to you!

Click Here to sign up.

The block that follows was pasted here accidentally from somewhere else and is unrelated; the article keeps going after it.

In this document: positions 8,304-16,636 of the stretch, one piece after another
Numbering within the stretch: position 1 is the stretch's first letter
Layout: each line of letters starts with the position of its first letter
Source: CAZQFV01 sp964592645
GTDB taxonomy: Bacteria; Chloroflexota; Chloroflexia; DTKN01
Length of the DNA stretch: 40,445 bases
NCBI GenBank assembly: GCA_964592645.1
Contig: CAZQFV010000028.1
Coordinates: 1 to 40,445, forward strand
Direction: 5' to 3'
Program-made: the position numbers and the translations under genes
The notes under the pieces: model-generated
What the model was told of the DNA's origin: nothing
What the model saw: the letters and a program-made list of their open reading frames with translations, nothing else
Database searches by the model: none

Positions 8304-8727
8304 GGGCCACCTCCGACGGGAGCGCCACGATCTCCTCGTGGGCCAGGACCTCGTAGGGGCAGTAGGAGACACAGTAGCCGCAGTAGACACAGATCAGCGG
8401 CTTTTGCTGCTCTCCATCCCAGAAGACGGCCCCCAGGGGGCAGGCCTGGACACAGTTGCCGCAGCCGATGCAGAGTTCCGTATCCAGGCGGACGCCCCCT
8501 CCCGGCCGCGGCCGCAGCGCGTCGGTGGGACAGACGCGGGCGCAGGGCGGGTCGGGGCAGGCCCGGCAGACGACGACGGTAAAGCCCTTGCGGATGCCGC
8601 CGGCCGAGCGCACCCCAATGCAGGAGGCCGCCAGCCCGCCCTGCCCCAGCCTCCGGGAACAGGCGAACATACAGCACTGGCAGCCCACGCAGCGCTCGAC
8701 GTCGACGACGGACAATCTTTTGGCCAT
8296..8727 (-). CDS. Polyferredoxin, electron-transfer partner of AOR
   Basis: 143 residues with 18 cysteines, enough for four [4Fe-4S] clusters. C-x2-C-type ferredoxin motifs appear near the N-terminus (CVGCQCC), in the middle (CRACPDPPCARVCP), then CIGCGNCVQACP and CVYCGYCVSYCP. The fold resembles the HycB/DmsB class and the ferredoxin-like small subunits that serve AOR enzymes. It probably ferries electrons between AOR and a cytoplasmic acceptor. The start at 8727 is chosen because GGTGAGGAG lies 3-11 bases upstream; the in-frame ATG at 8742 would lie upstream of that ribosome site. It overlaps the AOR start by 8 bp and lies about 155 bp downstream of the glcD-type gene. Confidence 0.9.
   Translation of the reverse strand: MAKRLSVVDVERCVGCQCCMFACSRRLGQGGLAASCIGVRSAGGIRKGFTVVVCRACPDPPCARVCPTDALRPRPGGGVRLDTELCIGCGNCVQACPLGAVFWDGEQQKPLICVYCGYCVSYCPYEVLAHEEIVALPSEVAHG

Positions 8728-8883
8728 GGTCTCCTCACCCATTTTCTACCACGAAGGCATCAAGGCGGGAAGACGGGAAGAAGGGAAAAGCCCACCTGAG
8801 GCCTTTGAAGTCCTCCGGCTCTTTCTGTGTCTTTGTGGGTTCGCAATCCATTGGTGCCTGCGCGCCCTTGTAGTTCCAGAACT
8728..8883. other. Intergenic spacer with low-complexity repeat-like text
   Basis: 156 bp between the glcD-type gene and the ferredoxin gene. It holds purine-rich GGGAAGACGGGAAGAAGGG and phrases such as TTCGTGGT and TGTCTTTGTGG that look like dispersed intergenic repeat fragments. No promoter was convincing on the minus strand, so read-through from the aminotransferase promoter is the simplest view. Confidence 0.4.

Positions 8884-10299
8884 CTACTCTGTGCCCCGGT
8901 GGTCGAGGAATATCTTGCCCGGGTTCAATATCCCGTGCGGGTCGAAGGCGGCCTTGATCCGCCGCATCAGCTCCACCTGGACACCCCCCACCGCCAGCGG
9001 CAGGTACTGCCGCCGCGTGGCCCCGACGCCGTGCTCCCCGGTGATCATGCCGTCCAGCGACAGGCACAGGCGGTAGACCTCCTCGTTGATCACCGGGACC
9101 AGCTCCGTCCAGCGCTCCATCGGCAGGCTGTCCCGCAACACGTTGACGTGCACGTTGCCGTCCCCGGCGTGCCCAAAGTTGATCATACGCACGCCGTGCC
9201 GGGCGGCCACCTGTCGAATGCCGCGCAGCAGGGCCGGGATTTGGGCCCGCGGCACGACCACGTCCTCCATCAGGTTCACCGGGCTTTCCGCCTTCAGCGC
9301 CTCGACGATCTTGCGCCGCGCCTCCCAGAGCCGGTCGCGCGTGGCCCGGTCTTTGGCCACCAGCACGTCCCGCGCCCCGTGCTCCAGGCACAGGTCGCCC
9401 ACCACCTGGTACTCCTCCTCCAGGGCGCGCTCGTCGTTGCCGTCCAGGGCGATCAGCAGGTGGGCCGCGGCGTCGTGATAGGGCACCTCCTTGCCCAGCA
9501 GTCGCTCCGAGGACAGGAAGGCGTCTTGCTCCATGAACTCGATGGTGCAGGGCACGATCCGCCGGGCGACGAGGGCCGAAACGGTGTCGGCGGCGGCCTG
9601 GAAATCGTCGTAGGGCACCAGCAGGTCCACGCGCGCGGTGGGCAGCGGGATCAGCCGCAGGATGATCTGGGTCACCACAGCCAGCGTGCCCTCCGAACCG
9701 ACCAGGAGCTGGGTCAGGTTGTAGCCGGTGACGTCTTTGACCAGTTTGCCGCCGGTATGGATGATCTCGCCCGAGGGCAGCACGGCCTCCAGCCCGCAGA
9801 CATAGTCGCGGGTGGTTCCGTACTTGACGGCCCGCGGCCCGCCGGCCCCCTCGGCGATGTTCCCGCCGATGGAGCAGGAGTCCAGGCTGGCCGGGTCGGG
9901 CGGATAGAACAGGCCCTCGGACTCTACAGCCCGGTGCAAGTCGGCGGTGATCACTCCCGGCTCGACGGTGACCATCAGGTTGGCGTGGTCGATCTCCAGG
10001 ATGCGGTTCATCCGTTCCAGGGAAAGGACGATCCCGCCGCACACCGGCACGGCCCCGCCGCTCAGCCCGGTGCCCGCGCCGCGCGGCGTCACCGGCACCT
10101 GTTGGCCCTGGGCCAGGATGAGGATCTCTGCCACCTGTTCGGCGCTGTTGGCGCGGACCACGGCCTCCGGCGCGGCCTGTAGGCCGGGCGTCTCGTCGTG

Click the maroon box above for a formatted PDF of the decision.